The bacterial imbalance on skin can be made worse by skin-mites – tiny little bugs that we all have on our skin. They feed on sebum and can eat some of your good bacteria too. If an imbalance causes an overproduction of sebum, you may notice their presence in the form of more white or yellow crustiness on the scalp, itchiness or redness.
The skin microbiome can also be affected by:
Gut issues – Changing pH from the inside
UV light – Some kinds can kill bacteria
Menopause – Ladies lacking in estradiol

Skin Conditions Associated with Imbalances

There are so many factors that play a role in keeping the skin microbiome balanced and healthy, but thankfully the skin problems someone is experiencing can usually tell them what’s wrong if they know what signs to look for. For example, because some kinds of UV light can kill bacteria, people with lower vitamin D tend to have more skin issues. Skin that has darker pigment doesn’t absorb as much vitamin D from the sun as lighter skin, so people with darker skin may find that taking a supplement helps clear up their skin.
Another skin condition that can be caused by an imbalance from UV light is a yeast infection on the skin called tinea versicolor. This infection occurs because the UV light is killing the bacteria but not the fungus from your sweat that the bacteria eat. Other skin issues that can come from a damaged microbiome are:
Eczema – More staph bacteria is found on skin and less of other types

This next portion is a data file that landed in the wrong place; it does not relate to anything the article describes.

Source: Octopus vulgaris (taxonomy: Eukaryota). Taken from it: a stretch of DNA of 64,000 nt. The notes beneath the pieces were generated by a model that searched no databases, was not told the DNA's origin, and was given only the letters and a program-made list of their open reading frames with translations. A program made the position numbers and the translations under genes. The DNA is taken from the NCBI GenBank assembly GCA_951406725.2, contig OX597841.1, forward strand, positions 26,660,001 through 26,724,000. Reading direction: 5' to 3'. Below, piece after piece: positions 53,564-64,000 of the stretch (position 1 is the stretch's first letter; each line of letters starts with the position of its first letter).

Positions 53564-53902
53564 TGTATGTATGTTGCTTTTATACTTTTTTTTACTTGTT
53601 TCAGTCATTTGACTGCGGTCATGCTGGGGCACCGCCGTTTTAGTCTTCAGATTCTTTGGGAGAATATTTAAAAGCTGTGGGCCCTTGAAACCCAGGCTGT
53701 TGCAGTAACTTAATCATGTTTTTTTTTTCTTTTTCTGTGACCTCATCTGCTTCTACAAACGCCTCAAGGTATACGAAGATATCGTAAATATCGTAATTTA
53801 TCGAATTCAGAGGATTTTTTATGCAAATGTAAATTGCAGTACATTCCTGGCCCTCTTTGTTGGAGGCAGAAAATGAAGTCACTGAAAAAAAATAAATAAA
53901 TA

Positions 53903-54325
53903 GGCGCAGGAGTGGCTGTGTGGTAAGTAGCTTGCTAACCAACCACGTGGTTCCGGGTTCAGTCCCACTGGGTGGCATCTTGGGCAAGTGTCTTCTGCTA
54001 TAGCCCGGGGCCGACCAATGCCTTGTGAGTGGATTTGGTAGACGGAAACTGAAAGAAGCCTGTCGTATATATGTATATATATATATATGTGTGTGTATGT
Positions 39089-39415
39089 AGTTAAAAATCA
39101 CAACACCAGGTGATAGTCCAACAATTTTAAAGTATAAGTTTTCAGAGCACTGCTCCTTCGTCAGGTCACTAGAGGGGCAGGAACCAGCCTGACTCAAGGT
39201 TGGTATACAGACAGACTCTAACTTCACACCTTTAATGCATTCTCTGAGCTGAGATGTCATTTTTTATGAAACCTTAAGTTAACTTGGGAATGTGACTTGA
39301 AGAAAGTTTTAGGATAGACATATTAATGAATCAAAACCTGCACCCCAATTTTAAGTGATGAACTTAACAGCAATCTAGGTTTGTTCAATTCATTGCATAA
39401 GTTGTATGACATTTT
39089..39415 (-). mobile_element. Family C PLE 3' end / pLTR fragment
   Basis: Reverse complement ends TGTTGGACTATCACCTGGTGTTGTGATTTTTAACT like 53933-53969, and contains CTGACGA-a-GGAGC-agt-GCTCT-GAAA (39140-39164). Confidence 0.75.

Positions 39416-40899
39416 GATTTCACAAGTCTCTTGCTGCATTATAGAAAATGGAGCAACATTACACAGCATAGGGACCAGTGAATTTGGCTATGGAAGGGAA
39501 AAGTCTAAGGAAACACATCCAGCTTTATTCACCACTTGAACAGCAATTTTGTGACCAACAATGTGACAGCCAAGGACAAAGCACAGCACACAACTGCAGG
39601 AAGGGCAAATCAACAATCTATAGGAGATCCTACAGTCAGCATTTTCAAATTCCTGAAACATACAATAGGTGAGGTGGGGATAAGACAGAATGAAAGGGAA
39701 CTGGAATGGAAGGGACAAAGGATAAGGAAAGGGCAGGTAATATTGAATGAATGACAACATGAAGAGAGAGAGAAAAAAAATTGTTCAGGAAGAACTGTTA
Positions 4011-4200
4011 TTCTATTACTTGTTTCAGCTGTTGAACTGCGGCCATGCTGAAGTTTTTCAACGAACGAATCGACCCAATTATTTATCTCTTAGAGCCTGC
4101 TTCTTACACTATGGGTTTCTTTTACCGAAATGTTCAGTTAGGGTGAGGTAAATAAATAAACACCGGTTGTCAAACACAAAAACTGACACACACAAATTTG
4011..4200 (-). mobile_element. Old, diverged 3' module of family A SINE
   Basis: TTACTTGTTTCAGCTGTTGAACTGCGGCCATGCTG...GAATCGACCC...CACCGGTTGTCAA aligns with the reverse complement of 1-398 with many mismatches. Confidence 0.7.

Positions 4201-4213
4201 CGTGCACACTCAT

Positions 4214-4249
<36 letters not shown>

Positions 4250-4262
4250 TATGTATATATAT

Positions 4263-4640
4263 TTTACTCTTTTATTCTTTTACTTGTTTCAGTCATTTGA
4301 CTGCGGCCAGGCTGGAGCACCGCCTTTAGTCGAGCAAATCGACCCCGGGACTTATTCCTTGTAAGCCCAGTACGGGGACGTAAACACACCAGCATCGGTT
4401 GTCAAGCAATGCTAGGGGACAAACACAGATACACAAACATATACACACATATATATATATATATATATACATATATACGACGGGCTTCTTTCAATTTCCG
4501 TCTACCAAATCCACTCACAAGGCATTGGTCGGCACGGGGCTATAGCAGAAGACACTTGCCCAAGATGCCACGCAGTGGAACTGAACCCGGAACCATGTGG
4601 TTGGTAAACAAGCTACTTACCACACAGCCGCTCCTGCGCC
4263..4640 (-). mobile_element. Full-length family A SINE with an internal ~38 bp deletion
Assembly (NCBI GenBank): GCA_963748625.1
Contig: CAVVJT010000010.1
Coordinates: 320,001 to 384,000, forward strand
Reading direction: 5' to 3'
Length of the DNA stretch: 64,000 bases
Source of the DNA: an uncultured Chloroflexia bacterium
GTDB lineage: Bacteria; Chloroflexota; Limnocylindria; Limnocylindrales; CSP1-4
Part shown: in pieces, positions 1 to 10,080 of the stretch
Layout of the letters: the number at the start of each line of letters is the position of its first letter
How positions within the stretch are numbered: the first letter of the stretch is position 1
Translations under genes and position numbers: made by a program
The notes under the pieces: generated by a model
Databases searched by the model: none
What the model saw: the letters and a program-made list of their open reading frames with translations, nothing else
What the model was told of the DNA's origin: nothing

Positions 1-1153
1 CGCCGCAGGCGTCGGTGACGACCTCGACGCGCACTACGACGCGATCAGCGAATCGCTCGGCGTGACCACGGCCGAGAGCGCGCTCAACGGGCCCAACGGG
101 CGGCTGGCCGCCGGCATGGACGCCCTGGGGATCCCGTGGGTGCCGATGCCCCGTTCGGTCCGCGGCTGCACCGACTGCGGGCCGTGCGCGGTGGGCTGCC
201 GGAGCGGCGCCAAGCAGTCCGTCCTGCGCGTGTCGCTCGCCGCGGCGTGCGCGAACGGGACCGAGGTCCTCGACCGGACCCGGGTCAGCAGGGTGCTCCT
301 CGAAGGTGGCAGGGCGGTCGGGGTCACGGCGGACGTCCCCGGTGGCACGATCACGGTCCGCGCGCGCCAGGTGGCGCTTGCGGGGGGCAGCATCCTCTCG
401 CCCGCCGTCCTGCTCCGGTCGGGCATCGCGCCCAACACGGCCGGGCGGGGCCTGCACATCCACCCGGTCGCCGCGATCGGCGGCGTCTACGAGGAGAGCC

Dermatitis – itchy, redness
Rosacea – caused by skin mites eating good bacteria!
Random skin peeling – one spot on skin ended up more alkaline than the rest!

How to Keep the Skin Balanced

It’s a bit shocking to learn that products we use every day are damaging the balance and immunity of our skin, but thankfully there are steps we can take to heal and prevent damage.
Test Your Skincare
First things first, test your skincare and hygiene products with pH strips to see where they fall. Are they acidic or basic/alkaline? PH strips can be found on if you aren’t sure where to find them.
Try Acidic & Probiotic Skincare
Many companies are coming out with probiotic based cleansers and moisturizers but it can be difficult to know who to trust. Look for acidic pH cleansers and water-based formulas. Another cool product to look for is a formula with ammonia oxidizing bacteria – the bugs that eat sweat!
Get Dirty!
Why do you think mud baths have been a popular spa treatment for thousands of years? The good bugs are great for your skin! So, don’t be afraid to get a little dirty. Go hiking, camping, take up gardening or do a tough-mudder run. Put the hand sanitizer away and let the good bacteria thrive to your benefit.
Remember: Skin is the immune system’s first line of defense – keep it healthy and balanced!

Enjoying this blog post? There’s podcast on this very topic – click HERE to listen in!





Jannine Krause